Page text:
System could combat child blindness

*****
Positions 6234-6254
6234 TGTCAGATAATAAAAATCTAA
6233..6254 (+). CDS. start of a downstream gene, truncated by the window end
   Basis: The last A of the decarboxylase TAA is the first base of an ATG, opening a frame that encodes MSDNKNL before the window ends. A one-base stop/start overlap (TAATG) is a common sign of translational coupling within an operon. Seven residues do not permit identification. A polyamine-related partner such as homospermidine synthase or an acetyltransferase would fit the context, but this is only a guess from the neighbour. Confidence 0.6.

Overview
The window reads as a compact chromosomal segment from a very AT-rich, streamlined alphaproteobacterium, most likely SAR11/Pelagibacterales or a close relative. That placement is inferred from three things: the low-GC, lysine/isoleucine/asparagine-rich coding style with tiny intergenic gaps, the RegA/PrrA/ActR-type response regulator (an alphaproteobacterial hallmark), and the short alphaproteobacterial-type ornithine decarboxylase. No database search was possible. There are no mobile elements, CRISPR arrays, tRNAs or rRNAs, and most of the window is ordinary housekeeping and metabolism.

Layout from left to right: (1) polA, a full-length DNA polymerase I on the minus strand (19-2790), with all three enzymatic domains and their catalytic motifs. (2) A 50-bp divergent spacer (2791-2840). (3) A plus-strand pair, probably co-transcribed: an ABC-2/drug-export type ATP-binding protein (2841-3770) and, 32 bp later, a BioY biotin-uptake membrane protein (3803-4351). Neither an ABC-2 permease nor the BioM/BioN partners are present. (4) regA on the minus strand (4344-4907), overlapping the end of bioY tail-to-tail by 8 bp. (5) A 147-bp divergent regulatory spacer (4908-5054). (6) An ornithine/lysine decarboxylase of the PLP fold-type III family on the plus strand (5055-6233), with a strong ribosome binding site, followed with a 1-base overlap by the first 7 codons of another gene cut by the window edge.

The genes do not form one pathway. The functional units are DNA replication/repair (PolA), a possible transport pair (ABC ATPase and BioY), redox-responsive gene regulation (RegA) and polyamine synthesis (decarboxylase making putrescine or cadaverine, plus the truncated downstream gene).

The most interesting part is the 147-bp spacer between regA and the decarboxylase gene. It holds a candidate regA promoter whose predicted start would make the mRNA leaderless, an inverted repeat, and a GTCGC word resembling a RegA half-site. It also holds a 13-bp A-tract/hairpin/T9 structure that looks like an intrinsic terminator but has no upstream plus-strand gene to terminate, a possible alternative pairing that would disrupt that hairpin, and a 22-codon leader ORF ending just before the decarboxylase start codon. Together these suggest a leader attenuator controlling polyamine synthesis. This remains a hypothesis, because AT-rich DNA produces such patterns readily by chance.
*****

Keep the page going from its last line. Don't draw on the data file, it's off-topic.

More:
Leber congenital amaurosis, a condition that affects two to three out of every 100,000 newborns, occurs when mutated genes fail to produce RPE65 proteins in the retinal pigment epithelium (RPE), a cell layer critical for protecting photoreceptors.{{quote-A:R-W:450-I:2-Q:“We believe this technology can deliver almost any type of gene to tackle inherited visual disorders,”-WHO:Zheng-Rong Lu, Research Lead Professor}}The protein is an essential constituent of the visual cycle that converts light to electrical signals to the brain and its absence leads to profound vision loss from birth.However, the recently designed lipid-based nanoparticles, called ECOs, were able to deliver healthy RPE65 genes to RPE cells in mice with a form of the disease called LCA2, in the process restoring their vision. The breakthrough has raised hopes that the same technique will now be able to be applied to a range of congenital diseases in humans with similar affects.“We believe this technology can deliver almost any type of gene to tackle inherited visual disorders,” research lead Professor Zheng-Rong Lu said.According to vision scientist and fellow researcher Professor Krzysztof Palczewski one of the major benefits of the method is that it is localised to the photoreceptor cells and therefore spares the liver and kidney from exposure.This is achieved by coating the exterior of the nanoparticle with nucleic acids that function as targeting agents, drawing the delivery syst to the retina and facilitating uptake by RPE cells. ECO also uses a protein found in the eye as an anchor, meaning the gene is only delivered once bound.The team used fluorescent markers to track the process. Following injection into the retina of mice, the researchers could see fluorescent green concentrating in RPE cells. Subsequent testing showed a significant increase in light-induced electrical activity from the eyes to the brain, which indicated the rods and cones were operating as they should in the visual cycle.The therapeutic effect lasted 120 days in treated mice, while no improvents were observed in untreated mice.Palczewski said the work was important beyond one disease, as the loss of photoreceptor cells affected virtually everybody due to ageing. Disease or an injury to the retina also can cause the loss of protective proteins in the cells, resulting in additional cell death and the technology could potentially be applied to protect these aged or damaged cells.Lu and his team are now studying the potential of the ECO syst on other visual disorders such a Stargardt disease, which is a form of genetic juvenile macular degeneration. They are also investigating whether the nanoparticles can be used with the CRISPR/Cas9 gene-editing technique to treat genetic lesions related to retinal degenerative diseases.